Feel the truth that you’re safe and loved. Remind yourself that you’re breathing. And hopefully, you’re physically protected. Think about the people you care about, and the people who care about you, focusing on that can lower your panic-response. Let the truth of that warm your heart.

Visualize your happy place. This is another micro-practice that becomes easier the more you do it, and the stronger your visualization, the more effective it is.

You might want to picture the ocean, or your bedroom  a lake view, playing with your pet, being with a loved one or maybe a favorite vacation. Then, try to really get all the details in your mind's eye, the smells, the sounds, the textures, the touch. Accessing these vivid memories will cue your body to start feeling like you're actually there, which will relax you,

Read the story you're telling yourself. If you find yourself spiraling over a perceived disappointment, frustration, or panic-inducing thought, try stepping back to assess whether what your brain is telling you is true. Examining the source of your turmoil can make it feel smaller in size.

Recognize what's happening. Label the emotion, because simply naming it calms down your over arousal.

Allow your situation to be there. You’re not resisting it, or trying to numb it and run away from it. You're allowing it to be there long enough to work with it.

Investigate. What most wants my attention? What am I believing? Where am I experiencing these feelings in my body can I put my hands on where I’m feeling it, and soften the area? All of this inquiry is done with love, not judgment."

Deeper self-compassion. Research shows that when you talk to yourself in the third person, you actually activate the care circuit in your brain so that you feel more cared for. You're accessing your higher self so that you can talk yourself off the ledge, and you feel more supported. So I would say, Ysabel, you're going to be okay. This is a really hard moment, but don't forget Ysabel you're not alone in this.

Make a "joy list" for when you need it later. While a compassionate inventory of how we are feeling is a powerful mindfulness exercise, ask ourselves “what do I need to do right now?” can remind us to lean on actions that tend to give us peace.

Just letting you fill you up for that moment of awe is enough to rewire your brain for happiness and resilience. We can do this multiple times a day, building up a joy reserve by just savoring those first sips of morning coffee, or the sound of a child giggling.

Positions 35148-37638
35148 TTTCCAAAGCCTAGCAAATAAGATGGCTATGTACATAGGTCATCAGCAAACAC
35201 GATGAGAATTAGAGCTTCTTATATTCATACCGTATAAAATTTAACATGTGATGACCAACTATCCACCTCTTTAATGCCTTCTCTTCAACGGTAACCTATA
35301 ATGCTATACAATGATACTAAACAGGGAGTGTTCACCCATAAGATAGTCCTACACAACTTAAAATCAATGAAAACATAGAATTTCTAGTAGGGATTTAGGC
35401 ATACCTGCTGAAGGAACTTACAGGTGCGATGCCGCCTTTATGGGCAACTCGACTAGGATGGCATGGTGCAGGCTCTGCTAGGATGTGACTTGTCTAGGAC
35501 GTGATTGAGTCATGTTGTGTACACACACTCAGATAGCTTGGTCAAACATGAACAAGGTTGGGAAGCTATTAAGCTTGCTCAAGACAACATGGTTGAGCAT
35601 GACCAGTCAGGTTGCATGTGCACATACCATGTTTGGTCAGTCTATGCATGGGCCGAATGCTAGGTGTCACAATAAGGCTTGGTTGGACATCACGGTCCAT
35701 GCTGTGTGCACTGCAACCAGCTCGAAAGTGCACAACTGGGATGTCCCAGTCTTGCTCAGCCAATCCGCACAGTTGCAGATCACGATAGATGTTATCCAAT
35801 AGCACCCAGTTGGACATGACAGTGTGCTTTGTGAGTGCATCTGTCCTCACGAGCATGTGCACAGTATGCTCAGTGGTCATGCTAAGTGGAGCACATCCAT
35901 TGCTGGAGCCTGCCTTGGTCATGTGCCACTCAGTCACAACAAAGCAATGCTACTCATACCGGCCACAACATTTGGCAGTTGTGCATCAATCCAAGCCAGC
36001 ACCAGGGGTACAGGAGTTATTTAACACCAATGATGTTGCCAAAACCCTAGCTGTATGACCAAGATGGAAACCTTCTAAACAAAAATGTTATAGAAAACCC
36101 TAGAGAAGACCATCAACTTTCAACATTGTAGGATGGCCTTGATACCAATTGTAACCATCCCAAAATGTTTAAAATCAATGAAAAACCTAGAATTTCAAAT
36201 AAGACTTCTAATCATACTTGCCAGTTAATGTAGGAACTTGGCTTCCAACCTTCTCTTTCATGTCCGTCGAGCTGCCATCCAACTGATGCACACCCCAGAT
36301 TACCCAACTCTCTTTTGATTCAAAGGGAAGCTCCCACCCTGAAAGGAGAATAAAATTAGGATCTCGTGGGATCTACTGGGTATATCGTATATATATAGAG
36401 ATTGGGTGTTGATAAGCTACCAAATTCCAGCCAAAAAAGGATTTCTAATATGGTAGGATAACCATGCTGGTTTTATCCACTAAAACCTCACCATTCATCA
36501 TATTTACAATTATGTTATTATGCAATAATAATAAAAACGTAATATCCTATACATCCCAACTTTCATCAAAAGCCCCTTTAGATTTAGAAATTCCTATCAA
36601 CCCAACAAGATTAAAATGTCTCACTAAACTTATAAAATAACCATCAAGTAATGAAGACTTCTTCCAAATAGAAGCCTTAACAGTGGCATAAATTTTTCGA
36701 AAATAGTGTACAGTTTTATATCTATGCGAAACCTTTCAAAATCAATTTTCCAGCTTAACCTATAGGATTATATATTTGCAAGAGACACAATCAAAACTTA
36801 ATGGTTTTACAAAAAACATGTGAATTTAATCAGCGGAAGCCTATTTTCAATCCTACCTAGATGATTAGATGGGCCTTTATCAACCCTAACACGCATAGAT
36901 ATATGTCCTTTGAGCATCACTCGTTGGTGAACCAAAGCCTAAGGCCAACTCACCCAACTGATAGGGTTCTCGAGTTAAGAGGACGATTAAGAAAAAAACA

Cultivate gratitude for what's happening (and not happening). Practicing gratitude is another way to quickly access our state of inner peace. Habits like keeping a gratitude journal and smiling as soon as we sit up in bed in the morning signals our brain that things are good and that we are happy.

I'm glad it's air conditioned, I'm glad I have a seat! I'm glad I have a physically healthy body.' One small positive thought often sparks another. 

I'm glad it's air conditioned, I'm glad I have a seat! I'm glad I have a physically healthy body.' One small positive thought often sparks another. 

Ask yourself two questions daily. Your gratitude journal entries don’t need to be lengthy reflections, like some burdensome daily homework assignment. Instead, use these two simple prompts to list an item or two for each: What did I enjoy today? and What am I grateful for today? Maybe you did something that's on your Joy List, for example.

Serve others to help yourself, too. Over decades, researchers find that in the long term, the happiness that people feel from doing something like volunteering or making someone else feel good is rewarding, and longer-lasting. Thus, building up a reserve of happiness through acts of service could potentially up your general inner-peace baseline.

Practice acceptance. To access our inner peace, we have to accept the existence of things that are out of our control as the long-term goal, as difficult as it may be. Acceptance is an overall way of engaging with life.

When we resist our circumstances we create a lot of suffering, which of course is the opposite of inner peace. And at the second you start going with the flow and putting yourself in alignment with what is, you immediately start to have a sense of flowing with rather than flowing against. 

In terms of a practice, I might say to someone when is in a situation like in a long grocery line and is getting late for something, and start feeling stressed. Just stop, drop into your heart space and say:

“This is what I've got.

This is where I am.

I'm just going to flow with this.

And I'm going to look for an opportunity now to just practice patience, and practice self-compassion.

I know this is hard and I wish the line could be faster, I wish I wasn't in this line, but I am.

It's okay, and I'm okay”.


Back to blog

Leave a comment